SAN FRANCISCO • Wildfires have swept through northern California's iconic wine-growing regions of Napa and Sonoma, resulting in the evacuation of more than 20,000 people, killing at least 11 and damaging some of the most valuable vineyards and wineries in the United States.
About 1,500 homes and commercial buildings have been destroyed, Mr Ken Pimlott, director of the California Department of Forestry and Fire Protection (CalFire), said on Monday.
The fires sweeping through one of the state's most scenic destinations also threaten the livelihoods of tens of thousands.
Governor Jerry Brown declared a state of emergency for Napa, Sonoma and Yuba counties, as the fires raged unchecked and engulfed the region in thick, billowing smoke that drifted south into the San Francisco Bay area.
The San Francisco authorities issued an air-quality alert due to smoke from the fires.
Gov Brown later extended the emergency declaration to include four more northern California counties and Orange county in the south, and requested a presidential disaster declaration to support state and local firefighting resources.
Sonoma county bore the brunt of the fatalities, with seven fire-related deaths confirmed there, according to the sheriff's department.
Two died in Napa county and one each in Mendocino and Yuba counties.
KGO-TV in San Francisco, citing unnamed California Highway Patrol sources, described one victim as a blind, elderly woman found in the driveway of her home in Santa Rosa, a town in Sonoma county.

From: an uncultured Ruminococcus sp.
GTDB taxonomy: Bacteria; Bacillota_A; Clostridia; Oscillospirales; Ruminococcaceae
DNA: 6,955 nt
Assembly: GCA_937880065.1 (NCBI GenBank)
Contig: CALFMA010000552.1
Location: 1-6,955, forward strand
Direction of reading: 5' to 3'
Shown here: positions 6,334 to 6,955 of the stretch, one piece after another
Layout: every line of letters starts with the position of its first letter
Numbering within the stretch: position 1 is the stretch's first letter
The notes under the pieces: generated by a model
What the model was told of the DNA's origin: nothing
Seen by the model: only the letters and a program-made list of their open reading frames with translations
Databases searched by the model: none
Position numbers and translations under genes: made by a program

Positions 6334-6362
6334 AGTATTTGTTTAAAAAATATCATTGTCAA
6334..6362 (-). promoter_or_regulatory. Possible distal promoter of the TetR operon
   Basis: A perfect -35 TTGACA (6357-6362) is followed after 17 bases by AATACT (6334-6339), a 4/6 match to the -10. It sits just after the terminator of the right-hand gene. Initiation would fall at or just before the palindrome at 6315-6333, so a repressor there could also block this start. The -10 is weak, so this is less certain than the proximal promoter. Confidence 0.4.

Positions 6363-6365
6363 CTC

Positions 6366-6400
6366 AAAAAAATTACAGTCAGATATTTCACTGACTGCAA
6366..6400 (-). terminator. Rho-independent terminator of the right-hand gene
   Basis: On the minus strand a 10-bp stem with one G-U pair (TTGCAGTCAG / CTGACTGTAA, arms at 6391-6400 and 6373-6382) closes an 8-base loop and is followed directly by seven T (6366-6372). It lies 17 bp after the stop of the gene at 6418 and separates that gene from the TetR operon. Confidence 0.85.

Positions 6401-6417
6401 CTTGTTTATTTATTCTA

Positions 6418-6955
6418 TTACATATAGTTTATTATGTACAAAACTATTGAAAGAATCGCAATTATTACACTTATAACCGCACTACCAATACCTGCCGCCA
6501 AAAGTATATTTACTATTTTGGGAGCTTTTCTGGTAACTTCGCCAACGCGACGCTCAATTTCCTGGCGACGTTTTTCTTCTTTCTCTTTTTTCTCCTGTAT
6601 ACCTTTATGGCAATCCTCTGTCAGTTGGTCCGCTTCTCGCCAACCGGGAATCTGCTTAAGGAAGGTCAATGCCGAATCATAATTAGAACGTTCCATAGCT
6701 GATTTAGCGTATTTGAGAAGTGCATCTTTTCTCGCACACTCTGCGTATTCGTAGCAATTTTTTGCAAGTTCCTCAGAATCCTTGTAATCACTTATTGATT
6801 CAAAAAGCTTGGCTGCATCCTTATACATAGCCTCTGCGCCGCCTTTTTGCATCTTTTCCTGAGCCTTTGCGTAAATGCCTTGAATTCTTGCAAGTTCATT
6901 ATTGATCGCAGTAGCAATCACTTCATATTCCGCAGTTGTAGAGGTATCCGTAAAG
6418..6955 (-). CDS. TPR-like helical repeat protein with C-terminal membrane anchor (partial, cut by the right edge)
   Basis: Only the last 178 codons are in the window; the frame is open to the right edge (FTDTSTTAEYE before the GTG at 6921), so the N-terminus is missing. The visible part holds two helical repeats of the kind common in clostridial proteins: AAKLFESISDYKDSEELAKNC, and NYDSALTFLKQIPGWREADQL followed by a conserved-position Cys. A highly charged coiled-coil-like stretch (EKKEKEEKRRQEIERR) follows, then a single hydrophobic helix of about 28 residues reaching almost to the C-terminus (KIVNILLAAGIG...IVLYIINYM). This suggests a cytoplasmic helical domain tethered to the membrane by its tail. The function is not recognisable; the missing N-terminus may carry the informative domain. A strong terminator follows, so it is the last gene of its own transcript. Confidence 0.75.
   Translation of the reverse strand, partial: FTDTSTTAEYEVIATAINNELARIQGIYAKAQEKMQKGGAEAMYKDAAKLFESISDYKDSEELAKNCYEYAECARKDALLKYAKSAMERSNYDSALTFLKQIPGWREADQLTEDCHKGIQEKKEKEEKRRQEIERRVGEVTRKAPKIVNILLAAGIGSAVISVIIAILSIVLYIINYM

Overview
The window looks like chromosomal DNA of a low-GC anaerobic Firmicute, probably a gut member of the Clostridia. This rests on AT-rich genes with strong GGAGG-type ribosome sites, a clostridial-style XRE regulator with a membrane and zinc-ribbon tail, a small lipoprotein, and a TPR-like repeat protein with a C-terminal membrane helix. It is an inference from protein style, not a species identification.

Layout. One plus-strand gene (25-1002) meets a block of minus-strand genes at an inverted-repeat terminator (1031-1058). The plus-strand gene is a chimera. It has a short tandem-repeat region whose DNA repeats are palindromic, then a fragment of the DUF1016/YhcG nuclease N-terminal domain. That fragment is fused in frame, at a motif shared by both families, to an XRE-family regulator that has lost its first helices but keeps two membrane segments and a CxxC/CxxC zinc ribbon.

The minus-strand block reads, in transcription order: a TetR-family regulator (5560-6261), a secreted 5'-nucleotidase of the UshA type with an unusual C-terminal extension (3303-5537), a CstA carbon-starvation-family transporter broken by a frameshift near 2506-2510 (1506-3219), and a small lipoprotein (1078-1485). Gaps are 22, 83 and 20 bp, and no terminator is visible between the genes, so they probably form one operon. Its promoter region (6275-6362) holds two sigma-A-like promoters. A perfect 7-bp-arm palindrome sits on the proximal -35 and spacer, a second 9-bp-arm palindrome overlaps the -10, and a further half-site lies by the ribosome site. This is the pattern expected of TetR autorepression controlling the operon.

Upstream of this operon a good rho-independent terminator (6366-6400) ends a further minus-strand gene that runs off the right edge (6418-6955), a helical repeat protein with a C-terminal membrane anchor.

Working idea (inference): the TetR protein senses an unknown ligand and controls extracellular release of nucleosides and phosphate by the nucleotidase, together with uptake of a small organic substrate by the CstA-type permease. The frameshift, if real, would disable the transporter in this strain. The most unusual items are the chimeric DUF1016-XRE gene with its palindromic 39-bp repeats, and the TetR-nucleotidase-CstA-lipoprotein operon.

The death toll could climb higher, said Mr Brad Alexander, a spokesman for the governor's office of emergency services.
More than 100 people were treated for fire-related injuries such as burns and smoke inhalation, CNN reported.
On Monday, thousands of firefighters battled blazes amid wind gusts in excess of 80kmh that have helped spread 15 separate wildfires across some 29,540ha in northern California since they erupted late on Sunday night, according to CalFire spokesman Daniel Berlant.
Mr Bruce Coats recounted how he used his garden hose to spray his home down in hopes of saving it. Then he went to his neighbours' homes and tried the same thing.
It was futile. The combination of wind and fire was unstoppable.
Coffey Park, a subdivision of hundreds of homes in Santa Rosa, an hour north of San Francisco, burned to the ground. "It looks like a bomb went off," said Mr Coats' wife Lisa, an accounts assistant at a retirement home. "A nuke bomb," said Mr Coats, a soils expert.
Ms Lisa Layman, who has lived in Coffey Park for more than two decades, had trouble finding which patch of rubble was her house. "We couldn't even find the street," she said.
A separate wildfire on Monday torched at least half a dozen homes in the affluent Anaheim Hills neighbourhood of southern California's Orange county, forcing the evacuation of hundreds of residents, the authorities said.
That blaze erupted along a freeway off-ramp and spread quickly in gusty winds to scorch some 2,000ha in a matter of hours, fire officials said.
REUTERS, BLOOMBERG, NYTIMES